S3E6 - What the... Parents, Just Get in the Picture! w/ Karmen Elaine

Episode 6 June 05, 2024 00:37:01
S3E6 - What the... Parents, Just Get in the Picture! w/ Karmen Elaine
Start to Finish Motherhood with Aisha
S3E6 - What the... Parents, Just Get in the Picture! w/ Karmen Elaine

Jun 05 2024 | 00:37:01


Hosted By

Aisha Jenkins

Show Notes

In this episode Aisha is joined by Karmen, a single mother and professional photographer, for an enlightening conversation on the importance of getting in the picture with your kids. They delve into Aisha’s personal story of cherishing rare family photos after losing her parents, the challenges and joys of being the family photographer, and practical tips for capturing candid, memorable family moments. Carmen shares her expertise on simple yet effective techniques for taking great photos at home, the value of professional photography, and creative ways to ensure moms are included in the frame, despite the messy realities of life. Tune in for heartfelt advice and inspiration on making every family moment count!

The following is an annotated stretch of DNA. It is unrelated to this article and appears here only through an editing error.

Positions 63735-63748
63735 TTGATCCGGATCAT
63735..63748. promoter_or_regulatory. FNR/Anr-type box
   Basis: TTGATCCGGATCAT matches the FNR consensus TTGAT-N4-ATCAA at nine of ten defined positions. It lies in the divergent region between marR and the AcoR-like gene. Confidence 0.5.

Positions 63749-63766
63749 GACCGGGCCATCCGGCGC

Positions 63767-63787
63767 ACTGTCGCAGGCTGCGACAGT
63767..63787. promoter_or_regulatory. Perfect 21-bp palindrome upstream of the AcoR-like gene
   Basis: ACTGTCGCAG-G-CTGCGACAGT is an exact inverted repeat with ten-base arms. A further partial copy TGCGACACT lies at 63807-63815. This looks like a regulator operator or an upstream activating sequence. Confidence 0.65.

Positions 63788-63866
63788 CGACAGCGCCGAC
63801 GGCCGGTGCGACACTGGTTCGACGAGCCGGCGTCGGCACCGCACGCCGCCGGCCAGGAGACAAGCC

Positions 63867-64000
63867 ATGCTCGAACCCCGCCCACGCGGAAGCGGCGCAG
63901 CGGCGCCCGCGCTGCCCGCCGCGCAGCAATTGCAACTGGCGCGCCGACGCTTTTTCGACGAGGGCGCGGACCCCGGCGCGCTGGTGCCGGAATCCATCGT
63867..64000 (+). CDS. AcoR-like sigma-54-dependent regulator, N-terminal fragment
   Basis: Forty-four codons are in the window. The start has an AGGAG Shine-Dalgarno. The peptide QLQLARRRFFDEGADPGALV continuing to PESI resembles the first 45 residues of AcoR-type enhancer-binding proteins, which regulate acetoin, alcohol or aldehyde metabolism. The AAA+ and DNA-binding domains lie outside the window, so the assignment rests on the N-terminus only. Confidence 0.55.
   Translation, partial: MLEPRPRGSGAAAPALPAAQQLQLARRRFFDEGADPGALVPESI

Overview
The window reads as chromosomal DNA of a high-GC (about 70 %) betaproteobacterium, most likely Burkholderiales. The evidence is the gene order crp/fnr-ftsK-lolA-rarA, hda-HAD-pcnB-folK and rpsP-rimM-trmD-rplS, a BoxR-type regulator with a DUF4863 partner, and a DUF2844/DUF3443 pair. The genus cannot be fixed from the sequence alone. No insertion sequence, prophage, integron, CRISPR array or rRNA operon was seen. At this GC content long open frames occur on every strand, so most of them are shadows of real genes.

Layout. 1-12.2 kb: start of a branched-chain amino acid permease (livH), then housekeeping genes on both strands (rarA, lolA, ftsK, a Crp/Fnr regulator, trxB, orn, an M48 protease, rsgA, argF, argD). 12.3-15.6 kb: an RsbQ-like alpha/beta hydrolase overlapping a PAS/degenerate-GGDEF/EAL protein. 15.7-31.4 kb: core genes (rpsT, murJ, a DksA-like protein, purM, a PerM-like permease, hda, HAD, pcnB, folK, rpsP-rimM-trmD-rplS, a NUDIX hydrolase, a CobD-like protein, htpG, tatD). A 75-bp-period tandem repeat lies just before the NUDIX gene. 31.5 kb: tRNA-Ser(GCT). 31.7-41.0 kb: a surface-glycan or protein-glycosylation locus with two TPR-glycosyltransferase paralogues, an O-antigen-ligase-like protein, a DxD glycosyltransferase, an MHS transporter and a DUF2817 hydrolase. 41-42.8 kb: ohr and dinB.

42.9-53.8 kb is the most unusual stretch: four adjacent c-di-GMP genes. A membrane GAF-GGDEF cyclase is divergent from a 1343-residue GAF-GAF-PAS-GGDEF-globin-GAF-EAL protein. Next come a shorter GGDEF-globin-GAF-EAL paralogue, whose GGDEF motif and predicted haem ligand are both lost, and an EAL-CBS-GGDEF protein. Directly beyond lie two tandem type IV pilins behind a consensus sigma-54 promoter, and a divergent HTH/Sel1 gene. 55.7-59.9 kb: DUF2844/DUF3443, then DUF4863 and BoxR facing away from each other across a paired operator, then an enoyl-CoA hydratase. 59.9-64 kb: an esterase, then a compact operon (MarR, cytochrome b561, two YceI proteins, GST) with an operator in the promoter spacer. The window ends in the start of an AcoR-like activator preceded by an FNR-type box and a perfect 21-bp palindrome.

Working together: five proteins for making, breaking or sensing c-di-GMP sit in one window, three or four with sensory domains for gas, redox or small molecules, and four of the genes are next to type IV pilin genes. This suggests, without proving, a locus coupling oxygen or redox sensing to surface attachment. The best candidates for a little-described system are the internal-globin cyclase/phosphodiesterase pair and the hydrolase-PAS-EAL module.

Find Karmen on IG @kelainephoto

Karmen's podcast @thingsiwishiknew.pod

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Episode Transcript